Wednesday, November 13, 2013

Customer Service - Why stores fail and close

 The apparent and sad truth is that a person or company that provides average to above average customer service is considered amazing. When in reality, it should be a standard or average. We have come to accept crappy service in what we do everyday. From restaurants, retail, wireless, banks, sales reps, etc, etc, etc. I will actually spend a little more for the right customer service, because it's that important. We spend money where we feel welcomed and appreciated for our business. So, if you're a business that is sales driven whether retail or wholesale, it would be in your best interest to make sure your customers returned. Repeat business is the difference of thriving for years to come or eventually closing your doors(you'll blame someone else for it like Nike SB or someone).
 What does great customer service actually mean and include? It's the easiest possible answer you can imagine.... EVERYTHING. Everything from store appearance to merchandising to organization to inventory to product knowledge to attitude and so on. I'll go over a few reasons below.
 If your business isn't clean, well lit, and shopable it doesn't matter what your selling, it feels like low quality crap. Right or wrong that is the customer's perception of the product based on environment. Taking minutes a day to make sure light bulbs work, stuff is put away correctly, vacuum/swept, dusted/wiped down goes a long way in the perception you care about the product and the customer, therefore it must be good enough. Plus, stores that aren't cleaned like that are actually at higher risk of theft, both internal and external. How could you tell if your place is a mess?
 The biggest and common mistake a small business makes is merchandising the store. I'm referring to both visual and product merchandising. First, product you choose to carry in your store/business is about ONLY 1 person, the customer. You have to be more objective to what the customer is buying and wants to buy. This isn't about your ego or personal choices, because you aren't paying your bills, the customer's money is. The customer generally comes in with an idea of what they want to buy, you don't have it, they go to someone who does..FACT. The customer could care less about your personal angst against Nike SB, Microsoft, Apple, big business, and soap box stand on with them. They want that item, they'll spend their money elsewhere. It's not selling out, it's keeping the doors open to your business and food on your table. I'm not saying to change your personal beliefs and buying habits, but realize those don't pay your bills. If you don't care and end up closing shop, remember to only blame one person, YOURSELF, you made the ultimate decision. Now visual merchandising can really boost sales on products, if it can't be seen, it won't sell. The VM is your free salesperson that speaks louder than you do. Also, goes back to store appearance as well.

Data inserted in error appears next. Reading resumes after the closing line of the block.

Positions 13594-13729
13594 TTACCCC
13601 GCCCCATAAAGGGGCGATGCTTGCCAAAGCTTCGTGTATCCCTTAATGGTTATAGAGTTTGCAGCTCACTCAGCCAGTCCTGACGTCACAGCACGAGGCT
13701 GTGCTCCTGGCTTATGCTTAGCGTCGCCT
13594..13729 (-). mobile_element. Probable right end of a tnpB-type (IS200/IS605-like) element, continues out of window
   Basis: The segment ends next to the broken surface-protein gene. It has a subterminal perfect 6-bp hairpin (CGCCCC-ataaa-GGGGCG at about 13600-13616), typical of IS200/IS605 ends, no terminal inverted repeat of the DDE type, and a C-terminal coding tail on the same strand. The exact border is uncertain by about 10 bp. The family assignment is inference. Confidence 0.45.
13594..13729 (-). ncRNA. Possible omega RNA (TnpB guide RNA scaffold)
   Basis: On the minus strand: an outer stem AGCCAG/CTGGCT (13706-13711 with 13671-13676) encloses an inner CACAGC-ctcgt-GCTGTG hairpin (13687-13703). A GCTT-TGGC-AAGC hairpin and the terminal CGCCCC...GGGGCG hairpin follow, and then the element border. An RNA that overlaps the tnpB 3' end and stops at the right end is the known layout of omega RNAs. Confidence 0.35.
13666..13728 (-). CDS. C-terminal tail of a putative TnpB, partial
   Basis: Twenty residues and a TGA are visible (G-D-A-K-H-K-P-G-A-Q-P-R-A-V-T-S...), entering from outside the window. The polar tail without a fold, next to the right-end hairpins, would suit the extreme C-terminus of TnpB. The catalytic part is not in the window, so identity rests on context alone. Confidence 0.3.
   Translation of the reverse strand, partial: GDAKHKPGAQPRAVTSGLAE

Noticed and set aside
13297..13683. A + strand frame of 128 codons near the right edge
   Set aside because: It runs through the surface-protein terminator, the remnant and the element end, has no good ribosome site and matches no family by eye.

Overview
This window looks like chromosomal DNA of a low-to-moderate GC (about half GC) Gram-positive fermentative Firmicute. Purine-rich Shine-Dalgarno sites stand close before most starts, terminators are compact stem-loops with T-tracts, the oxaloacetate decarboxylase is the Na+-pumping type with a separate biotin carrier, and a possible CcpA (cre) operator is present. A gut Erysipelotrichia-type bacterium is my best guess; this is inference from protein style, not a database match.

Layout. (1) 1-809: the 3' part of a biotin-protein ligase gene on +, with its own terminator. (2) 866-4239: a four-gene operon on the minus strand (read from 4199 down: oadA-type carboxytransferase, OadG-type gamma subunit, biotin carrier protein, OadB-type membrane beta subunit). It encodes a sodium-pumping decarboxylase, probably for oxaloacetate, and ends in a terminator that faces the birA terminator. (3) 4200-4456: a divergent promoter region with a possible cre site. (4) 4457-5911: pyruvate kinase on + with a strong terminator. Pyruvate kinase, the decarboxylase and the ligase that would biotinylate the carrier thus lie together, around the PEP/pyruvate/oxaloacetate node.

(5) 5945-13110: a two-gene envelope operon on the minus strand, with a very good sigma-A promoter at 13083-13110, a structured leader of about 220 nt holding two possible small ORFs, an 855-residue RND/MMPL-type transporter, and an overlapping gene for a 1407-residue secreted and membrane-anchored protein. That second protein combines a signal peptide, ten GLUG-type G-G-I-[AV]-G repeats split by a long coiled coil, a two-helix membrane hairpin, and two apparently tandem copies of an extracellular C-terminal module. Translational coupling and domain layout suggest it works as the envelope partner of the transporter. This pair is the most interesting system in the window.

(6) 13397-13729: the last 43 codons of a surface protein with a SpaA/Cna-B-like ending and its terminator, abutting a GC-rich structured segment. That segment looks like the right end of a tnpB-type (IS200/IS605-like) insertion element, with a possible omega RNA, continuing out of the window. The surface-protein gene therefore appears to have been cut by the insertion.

Last ones tie together too, Attitude and product knowledge. If you don't know crap about the products you carry how in blue hell are you going to sell it? Plain and simple, gives the customer actual reasons to buy the product and trust in you and what your trying to sell. Keep a pleasant attitude, Joe Customer doesn't care about your bad day and don't need to be subjected to it. Treat them like crap they'll leave to a competitor that won't and spend more doing it. Then trash your business to friends, who tell their friends, put it on Facebook and Twitter. Remember, bad news ALWAYS travels faster than good news. Don't over promise something you can't deliver, you set yourself up for failure. Always best to under promise and over deliver, blow the expectations, you come out looking like a hero.
 That's it for now... I'll leave you with something I learned when I first started out in retail 23+ years ago and have never had a store lose money year over year.

The customer isn't here for us, we are here for them
The customer shouldn't feel grateful we are here, we are grateful they are.
The customer is the one who writes your paycheck and allows us to be open.

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